Assessing sublethal health effects and mortality from lead poisoning in birds of prey

    Severe lead poisoning has been detected so far in thirteen species of birds of prey, three of them for the first time in this study.


    Lead (Pb) poisoning constitutes a serious threat to the conservation of certain species of wild birds. Some of them, such as birds of prey, can be exposed to especially high levels of this highly toxic metal when inadvertently ingest Pb shot pellets or fragments of Pb bullets that, when used as ammunition for hunting, are embedded in game animals.

    Monitoring the incidence of this threat in ecosystems, and identifying the factors on which it depends and its repercussions, is essential. To do this, integrating passive monitoring –based on the analysis of birds found dead in the field and/or admitted to wildlife rehabilitation centres– and active monitoring –based on the study of biomarkers of exposure and effect in live animals captured in the field– provides a comprehensive overview of the risk posed by Pb poisoning to birds of prey.

    By combining both forms of monitoring, scientists from the Research Group in Wildlife Toxicology of the Instituto de Investigación en Recursos Cinegéticos (IREC – CSIC, UCLM, JCCM), in collaboration with the Instituto Regional de Investigación y Desarrollo Agroalimentario y Forestal (IRIAF) of Castilla-La Mancha and the Subdirección General de Biodiversidad Terrestre y Marina of the Ministerio para la Transición Ecológica y el Reto Demográfico (Spain), have revealed the existence of cases of clinical Pb intoxication in 5 species of birds of prey in Spain. For three of these species (the Bonelli's eagle, Aquila fasciata; the Northern goshawk, Accipiter gentilis; and the western marsh harrier, Circus aeruginosus), it is the first time that severe Pb poisoning has been documented. In total, clinical Pb poisoning has been detected in 13 species of birds of prey in Spain up to now.

    The passive monitoring of Pb poisoning in birds of prey was done by the analysis of liver (n=727) and blood (n=32) samples in individuals of 16 species found dead or sick in Spain between 2004 and 2020. The active monitoring included the analysis of blood Pb levels and several biomarkers of effect in live individuals (n=194) of 9 species of raptors captured in Spain between 2016 and 2017.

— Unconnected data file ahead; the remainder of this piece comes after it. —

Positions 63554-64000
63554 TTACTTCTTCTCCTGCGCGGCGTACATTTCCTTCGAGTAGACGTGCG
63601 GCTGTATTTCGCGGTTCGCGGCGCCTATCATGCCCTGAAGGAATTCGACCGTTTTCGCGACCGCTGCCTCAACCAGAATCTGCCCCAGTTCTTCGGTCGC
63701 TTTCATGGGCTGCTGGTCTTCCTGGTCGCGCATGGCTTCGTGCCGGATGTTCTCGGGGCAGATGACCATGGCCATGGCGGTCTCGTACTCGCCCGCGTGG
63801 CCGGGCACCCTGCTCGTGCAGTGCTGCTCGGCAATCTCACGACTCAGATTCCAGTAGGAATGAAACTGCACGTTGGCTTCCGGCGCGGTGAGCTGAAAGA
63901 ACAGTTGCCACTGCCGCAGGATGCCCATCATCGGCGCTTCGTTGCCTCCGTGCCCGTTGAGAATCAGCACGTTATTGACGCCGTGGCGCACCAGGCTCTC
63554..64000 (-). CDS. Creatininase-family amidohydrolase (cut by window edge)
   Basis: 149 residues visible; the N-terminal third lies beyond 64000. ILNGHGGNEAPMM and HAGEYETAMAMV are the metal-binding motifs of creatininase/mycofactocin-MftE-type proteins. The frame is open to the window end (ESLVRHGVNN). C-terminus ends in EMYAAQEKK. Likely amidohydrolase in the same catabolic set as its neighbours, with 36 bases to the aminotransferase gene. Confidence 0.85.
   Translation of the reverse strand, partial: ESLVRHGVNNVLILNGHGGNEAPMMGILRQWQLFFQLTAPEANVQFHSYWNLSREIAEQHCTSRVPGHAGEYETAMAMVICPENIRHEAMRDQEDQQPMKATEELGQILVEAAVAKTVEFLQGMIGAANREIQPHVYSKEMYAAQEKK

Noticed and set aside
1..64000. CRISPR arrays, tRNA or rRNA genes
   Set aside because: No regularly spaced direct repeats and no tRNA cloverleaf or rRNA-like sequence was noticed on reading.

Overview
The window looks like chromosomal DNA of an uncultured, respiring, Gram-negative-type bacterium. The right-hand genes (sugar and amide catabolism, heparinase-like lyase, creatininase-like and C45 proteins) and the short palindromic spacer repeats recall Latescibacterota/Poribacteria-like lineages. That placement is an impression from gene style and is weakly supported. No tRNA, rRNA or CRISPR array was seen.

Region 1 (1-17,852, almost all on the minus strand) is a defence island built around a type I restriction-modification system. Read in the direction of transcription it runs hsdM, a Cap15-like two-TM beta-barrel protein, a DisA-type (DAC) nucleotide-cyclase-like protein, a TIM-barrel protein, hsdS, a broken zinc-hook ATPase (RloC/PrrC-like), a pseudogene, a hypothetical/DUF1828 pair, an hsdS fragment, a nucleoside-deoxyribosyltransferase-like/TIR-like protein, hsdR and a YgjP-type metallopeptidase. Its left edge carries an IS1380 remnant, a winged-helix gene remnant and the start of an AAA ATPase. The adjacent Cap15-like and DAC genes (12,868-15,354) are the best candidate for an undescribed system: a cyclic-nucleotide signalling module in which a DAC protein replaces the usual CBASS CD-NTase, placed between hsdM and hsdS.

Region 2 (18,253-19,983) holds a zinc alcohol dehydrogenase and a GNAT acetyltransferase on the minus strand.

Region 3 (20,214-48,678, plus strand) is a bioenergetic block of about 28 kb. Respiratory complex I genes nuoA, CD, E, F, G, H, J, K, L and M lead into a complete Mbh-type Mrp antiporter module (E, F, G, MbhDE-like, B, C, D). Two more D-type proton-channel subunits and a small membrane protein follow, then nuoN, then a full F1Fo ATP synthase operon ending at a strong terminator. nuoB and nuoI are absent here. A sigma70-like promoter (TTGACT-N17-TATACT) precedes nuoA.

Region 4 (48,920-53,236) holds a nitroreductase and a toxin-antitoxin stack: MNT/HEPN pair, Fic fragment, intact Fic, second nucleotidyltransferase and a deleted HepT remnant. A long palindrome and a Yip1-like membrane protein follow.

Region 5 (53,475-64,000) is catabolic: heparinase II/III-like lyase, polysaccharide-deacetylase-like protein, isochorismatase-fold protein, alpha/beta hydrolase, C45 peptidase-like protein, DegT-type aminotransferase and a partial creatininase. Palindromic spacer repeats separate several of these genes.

Specifically, results from this study show that 10.5% of Eurasian griffon vultures (Gyps fulvus), 0.8% of red kites (Milvus milvus), 10.5% of golden eagles (Aquila chrysaetos) and 12.5% of Northern goshawk analyzed through passive monitoring had liver Pb levels above 30 micrograms/gram dry weight, which are associated with severe clinical poisoning and are potentially lethal.

    Furthermore, active monitoring showed that 33% of bearded vultures (Gypaetus barbatus), 73% of griffon vultures, 17% of Spanish imperial eagles (Aquila adalberti) and 6% of red kites had blood Pb levels exceeding 20 microliters/deciliter, which are abnormal exposures for birds from which sublethal effects may be expected. In Eurasian griffon vulture, blood Pb levels were associated with the inhibition of the enzyme delta-aminolevulinic acid dehydratase (ALAD) –a specific biomarker of Pb exposure–, lower concentrations of phosphorus in plasma and a higher degree of lipid peroxidation, a biomarker of cellular oxidative stress, which can be a precursor of negative subclinical effects in various systems, such as the immune or reproductive systems.

    Graphical abstract of the research work.

    Results of this research place lead poisoning among the leading causes of poisoning in birds of prey in Spain, representing 8.1% of the severe or lethal poisonings confirmed. Furthermore, both forms of monitoring revealed a seasonal effect of Pb exposure, which was greater at the end of the general hunting season (between late winter and early spring) throughout the periods studied. This is because, although raptors can be exposed to Pb through several sources, the ingestion of Pb shot pellets or fragments of Pb bullets used as ammunition for hunting constitutes a significant source of exposure for species with scavenging habits or that prey on game species.

    The authors of the work draw attention to the fact that, in Spain, the change towards non‑leaded ammunition in Spain has been limited to the ban of Pb shot pellets for hunting in protected wetlands since 2001 and some other initiatives to promote the voluntary use of non‑leaded bullets. However, in light of these results, the extension of the use of non-leaded ammunition to all forms of hunting would positively contribute to the conservation of birds of prey.

    The scientific publication of this research is available at: